Supernova 2003bg: The first type IIb hypernova

Mario Hamuy*, Jinsong Deng, Paolo A. Mazzali, Nidia I. Morrell, Mark M. Phillips, Miguel Roth, Sergio Gonzalez, Joanna Thomas-Osip, Wojtek Krzeminski, Carlos Contreras, José Maza, Luis Gonzlez, Leonor Huerta, Gastón Folatelli, Ryan Chornock, Alexei V. Filippenko, S. E. Persson, W. L. Freedman, Kathleen Koviak, Nicholas B. SuntzeffKevin Krisciunas

*Corresponding author for this work

Research output: Contribution to journalArticlepeer-review

54 Scopus citations


Optical and near-infrared photometry and optical spectroscopy are reported for SN 2003bg, starting a few days after explosion and extending for a period of more than 300 days. Our early-time spectra reveal the presence of broad, high-velocity Balmer lines. The nebular-phase spectra, on the other hand, show a remarkable resemblance to those of Type Ib/c supernovae, without clear evidence for hydrogen. Near maximum brightness SN 2003bg displayed a bolometric luminosity comparable to that of other Type I hypernovae unrelated to gamma-ray bursts, implying a rather normal amount of 56Ni production (0.1-0.2 M) compared with other such objects. The bolometric light curve of SN 2003bg, on the other hand, is remarkably broad, thus suggesting a relatively large progenitor mass at the moment of explosion. These observations, together with the large value of the kinetic energy of expansion established in the accompanying paper, suggest that SN 2003bg can be regarded as a Type IIb hypernova.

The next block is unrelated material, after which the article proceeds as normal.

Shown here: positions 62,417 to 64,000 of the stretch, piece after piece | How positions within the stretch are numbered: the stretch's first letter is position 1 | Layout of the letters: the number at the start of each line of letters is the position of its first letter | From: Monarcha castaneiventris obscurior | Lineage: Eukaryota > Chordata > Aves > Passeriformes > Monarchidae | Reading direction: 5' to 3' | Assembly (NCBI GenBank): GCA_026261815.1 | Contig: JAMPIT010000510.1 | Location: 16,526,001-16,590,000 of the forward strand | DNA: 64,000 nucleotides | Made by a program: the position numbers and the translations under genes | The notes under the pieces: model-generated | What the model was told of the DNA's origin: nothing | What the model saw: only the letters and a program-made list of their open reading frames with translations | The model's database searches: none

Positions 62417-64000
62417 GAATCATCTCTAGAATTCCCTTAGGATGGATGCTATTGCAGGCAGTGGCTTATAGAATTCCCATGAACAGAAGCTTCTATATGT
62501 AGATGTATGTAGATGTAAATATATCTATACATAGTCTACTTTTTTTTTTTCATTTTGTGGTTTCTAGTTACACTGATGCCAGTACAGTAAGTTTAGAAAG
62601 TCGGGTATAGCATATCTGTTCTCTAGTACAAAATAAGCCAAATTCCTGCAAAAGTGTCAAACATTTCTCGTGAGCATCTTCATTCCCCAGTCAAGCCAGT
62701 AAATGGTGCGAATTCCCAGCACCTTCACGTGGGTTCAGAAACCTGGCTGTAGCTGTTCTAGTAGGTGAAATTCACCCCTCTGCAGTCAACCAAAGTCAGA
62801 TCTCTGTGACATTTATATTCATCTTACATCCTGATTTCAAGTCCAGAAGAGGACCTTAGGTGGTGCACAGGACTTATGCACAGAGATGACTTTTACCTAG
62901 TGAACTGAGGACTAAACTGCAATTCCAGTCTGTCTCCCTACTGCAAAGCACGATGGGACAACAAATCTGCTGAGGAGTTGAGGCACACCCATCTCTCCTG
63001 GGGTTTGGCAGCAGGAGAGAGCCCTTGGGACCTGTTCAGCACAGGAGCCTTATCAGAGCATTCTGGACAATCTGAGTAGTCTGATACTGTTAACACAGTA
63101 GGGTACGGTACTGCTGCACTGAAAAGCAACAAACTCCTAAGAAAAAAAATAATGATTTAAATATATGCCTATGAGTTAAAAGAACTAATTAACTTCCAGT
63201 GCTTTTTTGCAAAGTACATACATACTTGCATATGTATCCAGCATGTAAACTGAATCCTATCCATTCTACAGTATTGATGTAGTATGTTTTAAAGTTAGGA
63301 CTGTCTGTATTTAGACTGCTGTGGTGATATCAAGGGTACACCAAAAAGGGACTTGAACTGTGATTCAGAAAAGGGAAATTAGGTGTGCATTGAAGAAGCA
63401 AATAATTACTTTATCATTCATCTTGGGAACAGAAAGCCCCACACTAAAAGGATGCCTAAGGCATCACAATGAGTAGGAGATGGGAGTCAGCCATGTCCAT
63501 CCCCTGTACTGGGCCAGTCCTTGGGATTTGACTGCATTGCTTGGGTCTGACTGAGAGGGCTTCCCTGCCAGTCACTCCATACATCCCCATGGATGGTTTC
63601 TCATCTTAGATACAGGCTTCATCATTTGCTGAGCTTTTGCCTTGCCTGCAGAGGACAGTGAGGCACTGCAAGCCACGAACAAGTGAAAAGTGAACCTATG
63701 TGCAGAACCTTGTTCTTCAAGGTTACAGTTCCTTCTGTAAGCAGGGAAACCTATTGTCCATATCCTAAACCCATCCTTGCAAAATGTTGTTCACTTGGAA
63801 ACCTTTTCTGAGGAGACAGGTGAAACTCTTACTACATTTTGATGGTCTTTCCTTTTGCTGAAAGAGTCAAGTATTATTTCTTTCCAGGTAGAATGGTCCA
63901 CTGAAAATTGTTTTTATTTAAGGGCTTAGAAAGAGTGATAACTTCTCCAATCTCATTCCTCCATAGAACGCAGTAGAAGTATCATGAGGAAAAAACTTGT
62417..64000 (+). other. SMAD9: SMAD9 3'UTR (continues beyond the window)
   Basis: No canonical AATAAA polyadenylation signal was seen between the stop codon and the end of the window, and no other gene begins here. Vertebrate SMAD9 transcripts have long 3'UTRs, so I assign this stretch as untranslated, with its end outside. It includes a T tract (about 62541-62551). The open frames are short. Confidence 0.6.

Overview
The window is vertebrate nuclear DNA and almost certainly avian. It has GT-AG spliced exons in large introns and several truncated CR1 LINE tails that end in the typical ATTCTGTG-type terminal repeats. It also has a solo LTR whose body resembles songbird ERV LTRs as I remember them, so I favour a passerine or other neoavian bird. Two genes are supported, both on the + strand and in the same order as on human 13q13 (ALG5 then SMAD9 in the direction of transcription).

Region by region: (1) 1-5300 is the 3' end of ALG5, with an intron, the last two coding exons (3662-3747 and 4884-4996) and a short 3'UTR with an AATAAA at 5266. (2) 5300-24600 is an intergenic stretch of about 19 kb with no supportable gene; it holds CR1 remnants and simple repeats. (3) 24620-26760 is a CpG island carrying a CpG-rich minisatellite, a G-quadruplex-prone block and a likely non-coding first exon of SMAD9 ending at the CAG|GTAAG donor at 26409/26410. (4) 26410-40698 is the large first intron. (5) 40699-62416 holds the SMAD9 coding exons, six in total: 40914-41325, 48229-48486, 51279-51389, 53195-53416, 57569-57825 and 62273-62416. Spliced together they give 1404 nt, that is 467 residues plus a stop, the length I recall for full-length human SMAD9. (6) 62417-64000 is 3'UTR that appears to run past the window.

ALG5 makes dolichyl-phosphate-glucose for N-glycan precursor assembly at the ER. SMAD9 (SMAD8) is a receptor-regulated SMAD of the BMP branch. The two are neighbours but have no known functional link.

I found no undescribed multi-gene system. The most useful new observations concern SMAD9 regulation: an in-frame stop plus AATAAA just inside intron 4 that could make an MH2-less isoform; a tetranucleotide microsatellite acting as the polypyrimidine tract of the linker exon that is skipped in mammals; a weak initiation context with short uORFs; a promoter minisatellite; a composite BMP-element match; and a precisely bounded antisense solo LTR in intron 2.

Original languageEnglish (US)
Pages (from-to)1612-1623
Number of pages12
JournalAstrophysical Journal
Issue number2
StatePublished - 2009


  • Supernovae: general

ASJC Scopus subject areas

  • Astronomy and Astrophysics
  • Space and Planetary Science


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